The land beneath our feet is crucial to protecting our planet.
By Dr Stephen Cornelius, Chief Adviser on Climate Change and IPCC lead for WWF.
The Intergovernmental Panel on Climate Change (IPCC) report last week puts a spotlight on the unique part of the world that is crucial to combatting the climate crisis — the land. In a nutshell, the report tells us we need a complete transformation of our land and food systems, whilst drastically cutting fossil fuel emissions if we are to keep global warming to the Paris Agreement’s 1.5°C limit.
So what does the new Special Report on Climate Change and Land tell us?
How much land?!
Humans use a lot of land — more than any time in history. Our footprint directly affects more than 70% of the ice-free land surface — and all of it is impacted one way or another by climate change, for example through rising surface temperatures and more intense extreme events.
A source and sink
The way we use land drives climate change and climate change affects land — it cuts both ways. Human activities in agriculture, forestry and other land use are a big source of human-induced greenhouse gas emissions — around 23% of the global total — so are a big driver of climate change. Reducing emissions from land can be a big part of the solution.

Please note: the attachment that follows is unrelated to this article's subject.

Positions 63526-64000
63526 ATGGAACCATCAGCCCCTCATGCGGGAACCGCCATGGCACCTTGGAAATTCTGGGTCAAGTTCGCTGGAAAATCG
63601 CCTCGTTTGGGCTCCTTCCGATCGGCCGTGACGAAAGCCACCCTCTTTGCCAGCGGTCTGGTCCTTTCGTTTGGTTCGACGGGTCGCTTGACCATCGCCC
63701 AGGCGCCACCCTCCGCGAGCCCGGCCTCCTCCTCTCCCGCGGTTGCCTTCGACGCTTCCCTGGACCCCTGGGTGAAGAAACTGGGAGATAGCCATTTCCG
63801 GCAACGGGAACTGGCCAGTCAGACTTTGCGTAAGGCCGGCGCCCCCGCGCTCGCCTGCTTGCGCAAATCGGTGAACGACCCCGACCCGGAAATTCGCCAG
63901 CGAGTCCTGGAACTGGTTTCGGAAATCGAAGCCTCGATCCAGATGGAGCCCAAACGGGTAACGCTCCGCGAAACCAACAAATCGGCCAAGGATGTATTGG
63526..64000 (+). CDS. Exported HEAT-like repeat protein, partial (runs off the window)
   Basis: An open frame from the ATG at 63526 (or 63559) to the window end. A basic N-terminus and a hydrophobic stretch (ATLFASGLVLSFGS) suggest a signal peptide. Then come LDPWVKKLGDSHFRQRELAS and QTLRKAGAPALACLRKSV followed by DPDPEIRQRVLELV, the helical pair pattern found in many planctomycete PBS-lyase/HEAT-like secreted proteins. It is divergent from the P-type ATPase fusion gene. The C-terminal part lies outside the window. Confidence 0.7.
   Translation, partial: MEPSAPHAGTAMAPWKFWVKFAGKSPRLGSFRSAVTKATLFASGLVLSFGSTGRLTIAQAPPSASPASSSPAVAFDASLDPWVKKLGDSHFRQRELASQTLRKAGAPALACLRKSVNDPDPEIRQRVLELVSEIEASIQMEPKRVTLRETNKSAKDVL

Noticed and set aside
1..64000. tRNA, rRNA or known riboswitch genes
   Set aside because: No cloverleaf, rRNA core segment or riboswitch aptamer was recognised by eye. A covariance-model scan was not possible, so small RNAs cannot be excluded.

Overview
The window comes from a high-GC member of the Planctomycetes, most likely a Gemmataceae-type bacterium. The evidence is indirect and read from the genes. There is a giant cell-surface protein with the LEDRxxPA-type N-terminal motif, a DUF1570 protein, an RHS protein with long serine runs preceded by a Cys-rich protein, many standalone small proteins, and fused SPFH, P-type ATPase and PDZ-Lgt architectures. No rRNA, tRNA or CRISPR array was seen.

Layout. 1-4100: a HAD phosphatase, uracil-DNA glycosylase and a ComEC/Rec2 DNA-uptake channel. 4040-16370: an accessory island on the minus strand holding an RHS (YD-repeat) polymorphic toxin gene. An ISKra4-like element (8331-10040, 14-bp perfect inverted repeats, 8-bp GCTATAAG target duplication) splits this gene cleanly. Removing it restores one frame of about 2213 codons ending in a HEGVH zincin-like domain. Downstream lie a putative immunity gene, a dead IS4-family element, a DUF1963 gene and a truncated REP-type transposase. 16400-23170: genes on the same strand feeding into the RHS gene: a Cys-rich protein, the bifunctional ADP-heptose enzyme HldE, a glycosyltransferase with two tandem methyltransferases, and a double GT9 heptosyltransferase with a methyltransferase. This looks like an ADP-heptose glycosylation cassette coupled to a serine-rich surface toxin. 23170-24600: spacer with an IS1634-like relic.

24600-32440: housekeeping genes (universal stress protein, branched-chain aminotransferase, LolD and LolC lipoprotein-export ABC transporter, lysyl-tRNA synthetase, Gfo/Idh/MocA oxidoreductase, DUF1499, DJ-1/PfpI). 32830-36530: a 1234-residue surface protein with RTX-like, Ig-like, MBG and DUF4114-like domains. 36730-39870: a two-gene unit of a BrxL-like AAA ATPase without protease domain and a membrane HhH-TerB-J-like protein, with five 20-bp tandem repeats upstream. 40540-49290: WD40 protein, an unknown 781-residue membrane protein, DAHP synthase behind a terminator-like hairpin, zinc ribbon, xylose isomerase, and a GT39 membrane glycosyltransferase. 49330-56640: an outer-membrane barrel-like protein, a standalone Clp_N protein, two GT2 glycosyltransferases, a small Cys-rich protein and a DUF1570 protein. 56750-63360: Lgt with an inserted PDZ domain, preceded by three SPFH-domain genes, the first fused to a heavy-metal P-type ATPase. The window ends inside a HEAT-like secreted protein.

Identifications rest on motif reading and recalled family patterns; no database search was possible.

Natural land processes can also act as a sink. Photosynthesis draws down carbon dioxide (CO2) from the atmosphere and fixes it in plants and then into soils. The Keeling curve shows this process with the rising trend of atmospheric CO2 overlaid by an annual dip during the Northern Hemisphere spring when leaves grow rapidly and remove huge amounts of carbon from the air. Overall the land is a net sink which removes around 29% of total human-induced CO2 emissions. Increasing the land sink by restoring ecosystems or planting trees is another big part of the solution.
Food for thought
The report highlights the urgent need to transform our food system, to both limit climate change and secure food supplies. The global food system contributes around 30% of human-induced greenhouse gas emissions. This includes the clearing of natural ecosystems for agriculture (more than half of which happens in grasslands and savannahs and much of the rest is deforestation); on the farm (e.g. from ruminants and the overuse of fertiliser); and the transport and refrigeration needed to get food to our plates.
Wasted food has a shockingly high impact: we don’t consume 25–30% of total food produced which results in 8–10% of total human-induced greenhouse gas emissions. Globally we currently produce enough food for the estimated global population of 10 billion in 2050 but inefficiencies in our consumption and distribution systems drive a constant pressure to produce more than we need.
The report is clear that not wasting food along with dietary choices (a healthy, plant-based diet) can both help reduce pressure on land and greenhouse gas emissions.
The triple challenge